For Immediate Release
November 5, 2021
Crisis in Zimbabwe Coalition has noted with great concern, plans by the government to restrict freedom of speech and expression through the deployment of a cyber team to monitor citizens on social media.
On November 4, 2021, Information Minister, Monica Mutsvangwa announced that the government had set up a cyber team to “monitor what people send and receive”.
The announcement comes at a time the Cyber Security and Data Protection Bill which passed through the Senate in July 2021 is awaiting Presidential assent. Crisis in Zimbabwe Coalition is on record criticizing the proposed law for seeking to snoop on citizens thereby violating the right to privacy, freedom of speech as well as access to information.
The recent move by the government to set up a cyber security team to monitor citizens on social media amounts to invasion of privacy and is basically meant to instill fear in the public while limiting freedom of speech and expression.
Minister Mutsvangwa’s sentiments that the move does not amount to regulation of social media are simply meant to cover up for the government’s real motive to limit fundamental freedoms and clampdown on dissenting voices.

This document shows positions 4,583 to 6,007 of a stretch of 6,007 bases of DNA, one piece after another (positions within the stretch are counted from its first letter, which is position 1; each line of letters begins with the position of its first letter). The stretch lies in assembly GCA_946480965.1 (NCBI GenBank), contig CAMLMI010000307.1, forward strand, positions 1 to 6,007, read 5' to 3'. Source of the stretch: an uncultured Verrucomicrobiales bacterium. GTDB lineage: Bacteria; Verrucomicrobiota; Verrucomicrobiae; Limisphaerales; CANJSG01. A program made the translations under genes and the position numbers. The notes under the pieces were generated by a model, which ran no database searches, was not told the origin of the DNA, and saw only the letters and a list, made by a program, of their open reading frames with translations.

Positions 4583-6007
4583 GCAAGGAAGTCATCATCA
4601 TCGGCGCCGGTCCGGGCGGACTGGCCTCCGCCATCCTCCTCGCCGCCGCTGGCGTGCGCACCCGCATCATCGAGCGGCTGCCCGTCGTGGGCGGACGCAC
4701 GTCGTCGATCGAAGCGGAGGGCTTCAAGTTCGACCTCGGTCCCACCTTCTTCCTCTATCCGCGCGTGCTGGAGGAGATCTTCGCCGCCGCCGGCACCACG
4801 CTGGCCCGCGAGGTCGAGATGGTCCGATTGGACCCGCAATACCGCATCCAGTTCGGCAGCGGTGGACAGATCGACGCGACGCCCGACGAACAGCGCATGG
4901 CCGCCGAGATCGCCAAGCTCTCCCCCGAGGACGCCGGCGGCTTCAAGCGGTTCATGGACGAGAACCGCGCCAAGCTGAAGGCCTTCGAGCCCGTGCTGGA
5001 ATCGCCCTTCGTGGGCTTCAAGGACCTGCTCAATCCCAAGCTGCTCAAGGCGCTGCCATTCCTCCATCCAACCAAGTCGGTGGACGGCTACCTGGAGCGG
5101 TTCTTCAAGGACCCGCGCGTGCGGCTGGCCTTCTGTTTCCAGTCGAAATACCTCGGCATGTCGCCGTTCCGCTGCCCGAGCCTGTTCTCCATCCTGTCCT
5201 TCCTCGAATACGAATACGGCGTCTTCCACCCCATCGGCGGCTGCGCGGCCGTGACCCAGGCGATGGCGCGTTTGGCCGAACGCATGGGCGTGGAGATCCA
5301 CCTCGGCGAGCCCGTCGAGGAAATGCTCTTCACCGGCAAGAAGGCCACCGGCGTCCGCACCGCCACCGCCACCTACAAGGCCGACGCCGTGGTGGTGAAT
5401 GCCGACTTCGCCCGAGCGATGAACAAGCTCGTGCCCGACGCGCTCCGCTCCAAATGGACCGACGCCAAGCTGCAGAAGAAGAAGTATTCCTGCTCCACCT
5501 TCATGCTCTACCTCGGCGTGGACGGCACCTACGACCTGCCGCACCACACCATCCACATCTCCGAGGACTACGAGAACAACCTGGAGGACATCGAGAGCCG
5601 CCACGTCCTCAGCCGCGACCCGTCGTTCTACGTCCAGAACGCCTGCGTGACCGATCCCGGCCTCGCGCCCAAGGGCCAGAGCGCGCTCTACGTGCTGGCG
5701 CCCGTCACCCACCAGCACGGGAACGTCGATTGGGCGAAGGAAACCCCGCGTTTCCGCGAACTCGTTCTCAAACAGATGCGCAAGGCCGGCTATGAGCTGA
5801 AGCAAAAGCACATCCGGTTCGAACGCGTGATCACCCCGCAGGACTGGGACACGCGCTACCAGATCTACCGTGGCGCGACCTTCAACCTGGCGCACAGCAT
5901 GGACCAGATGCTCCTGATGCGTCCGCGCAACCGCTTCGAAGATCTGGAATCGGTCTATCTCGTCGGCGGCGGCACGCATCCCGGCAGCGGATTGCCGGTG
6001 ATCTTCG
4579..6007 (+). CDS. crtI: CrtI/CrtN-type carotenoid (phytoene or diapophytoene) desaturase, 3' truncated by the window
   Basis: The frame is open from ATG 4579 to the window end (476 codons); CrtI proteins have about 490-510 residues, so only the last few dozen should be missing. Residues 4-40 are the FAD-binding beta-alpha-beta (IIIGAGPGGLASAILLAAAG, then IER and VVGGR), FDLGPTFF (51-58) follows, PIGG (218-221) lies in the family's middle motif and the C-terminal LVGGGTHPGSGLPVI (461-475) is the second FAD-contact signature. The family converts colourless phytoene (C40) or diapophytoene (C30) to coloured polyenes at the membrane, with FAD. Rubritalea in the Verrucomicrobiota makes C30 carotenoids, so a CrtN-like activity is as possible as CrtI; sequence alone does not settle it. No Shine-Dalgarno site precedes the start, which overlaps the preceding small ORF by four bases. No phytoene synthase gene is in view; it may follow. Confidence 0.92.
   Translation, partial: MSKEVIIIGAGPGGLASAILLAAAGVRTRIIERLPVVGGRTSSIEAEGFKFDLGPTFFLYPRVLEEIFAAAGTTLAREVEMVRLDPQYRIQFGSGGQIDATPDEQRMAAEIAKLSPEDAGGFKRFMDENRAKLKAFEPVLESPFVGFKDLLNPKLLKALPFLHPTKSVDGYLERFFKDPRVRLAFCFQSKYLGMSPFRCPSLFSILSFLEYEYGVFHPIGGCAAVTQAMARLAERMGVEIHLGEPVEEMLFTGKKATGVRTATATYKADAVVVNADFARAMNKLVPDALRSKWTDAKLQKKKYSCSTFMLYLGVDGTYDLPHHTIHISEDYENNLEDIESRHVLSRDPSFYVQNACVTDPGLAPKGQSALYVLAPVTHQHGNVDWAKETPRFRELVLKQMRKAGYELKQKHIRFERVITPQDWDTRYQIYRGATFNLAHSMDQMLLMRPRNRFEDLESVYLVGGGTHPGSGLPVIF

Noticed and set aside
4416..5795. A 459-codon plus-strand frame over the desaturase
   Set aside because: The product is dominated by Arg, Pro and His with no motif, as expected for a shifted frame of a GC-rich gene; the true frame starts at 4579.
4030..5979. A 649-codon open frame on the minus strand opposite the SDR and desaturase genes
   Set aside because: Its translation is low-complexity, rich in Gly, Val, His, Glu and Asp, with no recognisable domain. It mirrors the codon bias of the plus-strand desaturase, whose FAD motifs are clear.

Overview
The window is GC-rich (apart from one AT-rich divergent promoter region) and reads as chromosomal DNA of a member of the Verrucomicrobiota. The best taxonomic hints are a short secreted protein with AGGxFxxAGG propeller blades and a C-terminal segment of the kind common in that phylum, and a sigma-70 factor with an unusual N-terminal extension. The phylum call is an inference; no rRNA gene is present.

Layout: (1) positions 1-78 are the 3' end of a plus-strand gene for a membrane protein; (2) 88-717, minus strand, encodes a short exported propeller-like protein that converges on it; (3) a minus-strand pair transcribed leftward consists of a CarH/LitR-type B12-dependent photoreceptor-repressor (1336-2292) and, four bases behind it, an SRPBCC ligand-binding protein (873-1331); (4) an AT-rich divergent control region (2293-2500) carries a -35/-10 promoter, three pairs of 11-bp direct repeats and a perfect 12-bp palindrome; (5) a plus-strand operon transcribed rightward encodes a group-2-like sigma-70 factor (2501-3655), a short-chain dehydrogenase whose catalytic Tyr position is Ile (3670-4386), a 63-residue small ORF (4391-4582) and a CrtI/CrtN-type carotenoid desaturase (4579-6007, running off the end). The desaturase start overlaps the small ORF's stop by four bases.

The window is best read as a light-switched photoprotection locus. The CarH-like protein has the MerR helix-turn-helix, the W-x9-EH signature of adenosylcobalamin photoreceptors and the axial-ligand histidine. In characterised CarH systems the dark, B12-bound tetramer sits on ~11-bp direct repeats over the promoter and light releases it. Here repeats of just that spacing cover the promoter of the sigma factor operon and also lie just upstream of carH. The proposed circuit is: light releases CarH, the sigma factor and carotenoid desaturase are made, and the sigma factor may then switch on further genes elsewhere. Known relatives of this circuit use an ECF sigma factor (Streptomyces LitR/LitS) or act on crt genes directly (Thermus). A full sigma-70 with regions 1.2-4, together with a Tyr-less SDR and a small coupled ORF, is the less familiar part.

Over the years, human rights defenders, journalists and opposition activists have been victimized based on their posts on social media and the latest move by the government will only serve to further fuel victimization of dissenting voices.
We note with concern that the ruling party, Zanu PF continues to use harsh cyber laws to entrench political power while at the same time coming up with a raft of measures to restrict free speech, right of privacy and access to information.
Massive surveillance by the government will certainly infringe on fundamental human rights and lead to an upsurge in cases of clampdowns on pro-democracy activists.
We are concerned that the move by the government lacks a pro-human rights approach and is essentially meant to entrench political power through snooping on citizens and clamping down on dissenting voices.
The move is thus part of efforts by the government to further shrink the democratic space and violate citizens’ fundamental rights.
Social media has proved to be an effective tool in exposing rights abuses as well as corruption and the government’s recent move must be seen as an attempt to instill fear and silence whistleblowers.
We implore Zanu PF to draw lessons from the pre-independence pledge by the then party’s Spokesperson, Edson Zvobgo who said, “…we do not want to recreate Rhodesia where citizens get petrified in fear of the State…”.
Crisis in Zimbabwe Coalition is perturbed by the fact that present day Zanu PF is preoccupied with power retention (at all costs) even without legitimacy.
Given the government’s bad human rights record and cases of victimization of activists based on their posts on social media, we reiterate the need for a truly independent body to monitor activities on social media rather than making it the sole responsibility of the government.